Armando Perna Introduction: Estella Carpi
Migrations, marginalization and empowerment in Dahiye Estella Carpi
1982, in Lebanon and in the whole region, ad-Dahiye al-Janubiyye, in addition to their previous denominations like “belt of misery” - hizam al-bu’s – and “Southern Metn”. The periphery is extended between the agro-industrial areas and the municipalities of Choueifat and Hadath. Dahiye’s history is intertwined with the rapid process of urbanization following the migration flows from the Beqaa Valley and the South since the years of the French mandate (1920-1943). Indeed, from 1950s onwards, the local employment rate increased due to the industrialization phenomenon, therefore attracting large numbers of migrants. As Lebanese scholar Mona Harb highlighted, some Dahiye’s districts are the result of old agricultural areas, such as Roueissat, Hay as-Silloum and Amrussieh. The Israeli invasions of 1978 and 1982, and other numerous incursions into the Lebanese territory, had driven the Lebanese southerners to migrate to the suburbs of Beirut where the cost of living was affordable. The
Dahiye also embraces the Palestinian refugee camp of Shatila and the settlement - tajammu’ - of Sabra, ex refugee camp. The two areas have sadly become popular because of the massacres perpetrated by the Israeli alliance with the Lebanese Phalanges in September 1982 during the Lebanese civil war (1975-1990). While Harakat Amal divides the area into five squares (murabb’at), Hezbollah divides it into six cells, divided, in turn, into khalliyat. These subdivisions basically reflect the location of the service providers of the two parties. The main Dahiye districts under the political influence of Harakat Amal - the second Shiite party after Hezbollah - are Ouzai, Bir Hassan and al-Jnah, named Dahiyet ar-rumul (“the Dahiye sands”, due to the its proximity to the coast). Al-Ghobeiry is one of the few historical Shiite municipalities in the area, separated in 1956 from ash-Shiyyah because of its different confessional demography, increasingly Shia. Also the municipality of Borj al-Barajneh, founded in 1933, was separated by the Christian al- Mreije in 1965 due to its new confessional demography. The Municipality of Haret Hreik is instead regarded as the “security square” (al-murabba’ al-amni) of Hezbollah. With ar-Rouess and Bir al-’Abed, these districts are located at the east of the airport road (tariq al-matar), and they are called altogether ad-Dahiye al-mazbuta – “the correct Dahiye” – so to speak, the social capital of the Islamic Resistance against the Zionist enemy. The municipalities of Haret Hreik and ash-Shiyyah still retain a Christian mayor, even though these municipalities have been governed de facto by Hezbollah since the 1990s. The mentioned eastern and western sections of Dahiye were in fact divided in 1998 by the construction of the airport road. Under the mandates of president Suleiman Franjieh (1970-76) and Elias Sarkis (1976-82) Dahiye was never included in urban development plans. Under the mandate of Amin Gemayel (1982-88), Dahiye was bombed and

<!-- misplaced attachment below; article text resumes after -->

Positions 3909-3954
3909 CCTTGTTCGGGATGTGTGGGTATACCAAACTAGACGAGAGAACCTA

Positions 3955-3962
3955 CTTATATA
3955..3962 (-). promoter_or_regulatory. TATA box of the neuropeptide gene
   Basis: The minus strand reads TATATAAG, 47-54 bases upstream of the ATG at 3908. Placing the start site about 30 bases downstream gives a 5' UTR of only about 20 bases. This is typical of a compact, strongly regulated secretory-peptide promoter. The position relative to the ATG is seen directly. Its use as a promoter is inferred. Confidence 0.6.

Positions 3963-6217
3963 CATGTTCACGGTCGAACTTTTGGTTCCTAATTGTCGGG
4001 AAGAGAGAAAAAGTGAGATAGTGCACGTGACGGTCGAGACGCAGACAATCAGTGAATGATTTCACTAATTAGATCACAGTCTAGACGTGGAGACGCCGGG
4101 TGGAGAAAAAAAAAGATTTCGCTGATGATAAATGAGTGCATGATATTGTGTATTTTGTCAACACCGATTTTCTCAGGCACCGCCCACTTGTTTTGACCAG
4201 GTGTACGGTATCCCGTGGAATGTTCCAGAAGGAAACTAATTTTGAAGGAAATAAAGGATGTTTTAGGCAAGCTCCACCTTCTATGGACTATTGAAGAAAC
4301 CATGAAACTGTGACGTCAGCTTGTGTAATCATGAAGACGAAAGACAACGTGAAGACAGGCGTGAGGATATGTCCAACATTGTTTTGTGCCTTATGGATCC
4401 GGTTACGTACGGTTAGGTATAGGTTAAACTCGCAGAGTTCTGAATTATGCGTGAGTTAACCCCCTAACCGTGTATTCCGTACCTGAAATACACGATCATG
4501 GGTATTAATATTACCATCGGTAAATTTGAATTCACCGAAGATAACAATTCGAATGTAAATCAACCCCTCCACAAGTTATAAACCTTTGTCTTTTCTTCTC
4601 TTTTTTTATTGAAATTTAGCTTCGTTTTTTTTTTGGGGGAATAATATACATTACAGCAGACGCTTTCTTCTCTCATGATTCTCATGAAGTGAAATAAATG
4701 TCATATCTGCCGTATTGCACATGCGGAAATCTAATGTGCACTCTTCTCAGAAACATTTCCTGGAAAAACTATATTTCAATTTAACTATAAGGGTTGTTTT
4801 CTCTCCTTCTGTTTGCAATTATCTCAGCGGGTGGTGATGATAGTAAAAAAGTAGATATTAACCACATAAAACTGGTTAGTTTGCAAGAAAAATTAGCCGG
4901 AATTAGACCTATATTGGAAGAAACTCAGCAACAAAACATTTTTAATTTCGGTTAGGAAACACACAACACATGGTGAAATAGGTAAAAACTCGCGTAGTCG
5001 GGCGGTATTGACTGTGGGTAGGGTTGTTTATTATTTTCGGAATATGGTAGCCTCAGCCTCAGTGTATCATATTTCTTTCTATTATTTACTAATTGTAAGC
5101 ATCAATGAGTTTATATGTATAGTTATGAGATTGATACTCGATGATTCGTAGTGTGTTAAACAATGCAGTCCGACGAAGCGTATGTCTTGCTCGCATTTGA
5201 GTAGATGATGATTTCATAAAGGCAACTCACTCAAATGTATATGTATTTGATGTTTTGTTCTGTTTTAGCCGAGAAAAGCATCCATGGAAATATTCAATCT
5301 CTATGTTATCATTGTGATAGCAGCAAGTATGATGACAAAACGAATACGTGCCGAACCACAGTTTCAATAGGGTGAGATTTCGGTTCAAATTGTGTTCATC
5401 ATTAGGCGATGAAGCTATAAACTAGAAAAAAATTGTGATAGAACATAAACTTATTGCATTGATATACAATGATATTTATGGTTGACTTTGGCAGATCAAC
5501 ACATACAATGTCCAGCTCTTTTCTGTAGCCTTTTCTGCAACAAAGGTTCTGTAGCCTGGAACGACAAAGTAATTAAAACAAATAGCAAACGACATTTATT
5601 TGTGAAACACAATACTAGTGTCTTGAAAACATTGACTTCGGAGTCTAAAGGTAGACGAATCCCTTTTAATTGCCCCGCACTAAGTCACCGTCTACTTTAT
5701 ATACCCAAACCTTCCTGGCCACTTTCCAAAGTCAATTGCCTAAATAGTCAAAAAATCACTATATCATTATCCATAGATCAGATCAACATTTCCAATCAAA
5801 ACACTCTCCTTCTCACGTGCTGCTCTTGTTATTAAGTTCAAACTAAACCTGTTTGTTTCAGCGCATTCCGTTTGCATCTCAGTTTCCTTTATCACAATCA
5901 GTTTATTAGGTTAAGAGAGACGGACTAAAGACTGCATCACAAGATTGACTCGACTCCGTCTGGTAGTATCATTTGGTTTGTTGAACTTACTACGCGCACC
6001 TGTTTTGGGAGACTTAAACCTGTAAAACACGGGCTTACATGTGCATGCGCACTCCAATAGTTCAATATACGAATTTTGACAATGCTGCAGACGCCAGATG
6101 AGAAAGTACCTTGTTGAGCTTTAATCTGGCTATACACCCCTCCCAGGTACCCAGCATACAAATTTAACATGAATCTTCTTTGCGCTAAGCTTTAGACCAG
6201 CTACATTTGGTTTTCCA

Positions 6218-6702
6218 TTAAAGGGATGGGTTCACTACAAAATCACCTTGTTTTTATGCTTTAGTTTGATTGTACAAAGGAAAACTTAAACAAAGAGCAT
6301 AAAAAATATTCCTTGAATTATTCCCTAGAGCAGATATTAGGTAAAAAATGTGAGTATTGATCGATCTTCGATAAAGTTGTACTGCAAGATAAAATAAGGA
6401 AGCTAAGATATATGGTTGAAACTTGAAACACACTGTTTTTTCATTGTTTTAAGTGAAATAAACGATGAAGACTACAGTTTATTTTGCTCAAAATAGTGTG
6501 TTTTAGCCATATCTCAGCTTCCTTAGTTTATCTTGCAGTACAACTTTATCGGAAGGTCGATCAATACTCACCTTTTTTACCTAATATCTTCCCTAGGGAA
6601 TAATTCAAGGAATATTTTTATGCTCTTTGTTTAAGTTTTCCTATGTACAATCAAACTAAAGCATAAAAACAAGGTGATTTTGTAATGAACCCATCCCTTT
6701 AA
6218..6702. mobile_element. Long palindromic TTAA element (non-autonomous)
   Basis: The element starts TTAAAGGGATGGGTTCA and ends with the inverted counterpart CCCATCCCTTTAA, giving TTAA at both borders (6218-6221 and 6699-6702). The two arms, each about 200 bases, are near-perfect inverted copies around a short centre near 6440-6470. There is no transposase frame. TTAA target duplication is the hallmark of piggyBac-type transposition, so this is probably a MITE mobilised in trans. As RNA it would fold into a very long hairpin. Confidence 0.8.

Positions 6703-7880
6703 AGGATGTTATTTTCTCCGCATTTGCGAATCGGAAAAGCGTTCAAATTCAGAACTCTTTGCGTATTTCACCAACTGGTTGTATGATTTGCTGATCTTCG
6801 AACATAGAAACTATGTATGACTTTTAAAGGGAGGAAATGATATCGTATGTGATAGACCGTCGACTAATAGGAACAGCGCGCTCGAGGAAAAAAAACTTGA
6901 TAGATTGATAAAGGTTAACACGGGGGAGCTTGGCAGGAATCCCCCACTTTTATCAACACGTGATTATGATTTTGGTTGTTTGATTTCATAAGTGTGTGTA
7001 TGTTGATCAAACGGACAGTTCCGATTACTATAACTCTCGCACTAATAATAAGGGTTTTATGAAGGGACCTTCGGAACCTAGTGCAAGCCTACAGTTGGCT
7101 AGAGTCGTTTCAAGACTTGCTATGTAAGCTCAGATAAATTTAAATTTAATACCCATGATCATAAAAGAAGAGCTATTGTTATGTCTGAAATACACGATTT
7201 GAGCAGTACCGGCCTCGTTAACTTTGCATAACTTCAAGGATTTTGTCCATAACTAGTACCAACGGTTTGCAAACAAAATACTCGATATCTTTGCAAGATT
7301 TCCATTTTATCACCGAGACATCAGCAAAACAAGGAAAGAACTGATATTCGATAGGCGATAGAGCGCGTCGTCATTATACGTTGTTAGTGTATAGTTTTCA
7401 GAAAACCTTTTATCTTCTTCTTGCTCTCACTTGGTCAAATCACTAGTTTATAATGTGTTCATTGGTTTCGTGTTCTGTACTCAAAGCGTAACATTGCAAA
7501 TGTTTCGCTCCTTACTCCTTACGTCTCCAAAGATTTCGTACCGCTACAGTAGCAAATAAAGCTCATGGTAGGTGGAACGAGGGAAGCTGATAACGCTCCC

many of its residents were evicted from the coastal district of Ouzai, in order to de-populate the area. In fact, Dahiye would be suitable to accommodate 80,000 inhabitants, but in 1995 it could already count 500,000 people. These lop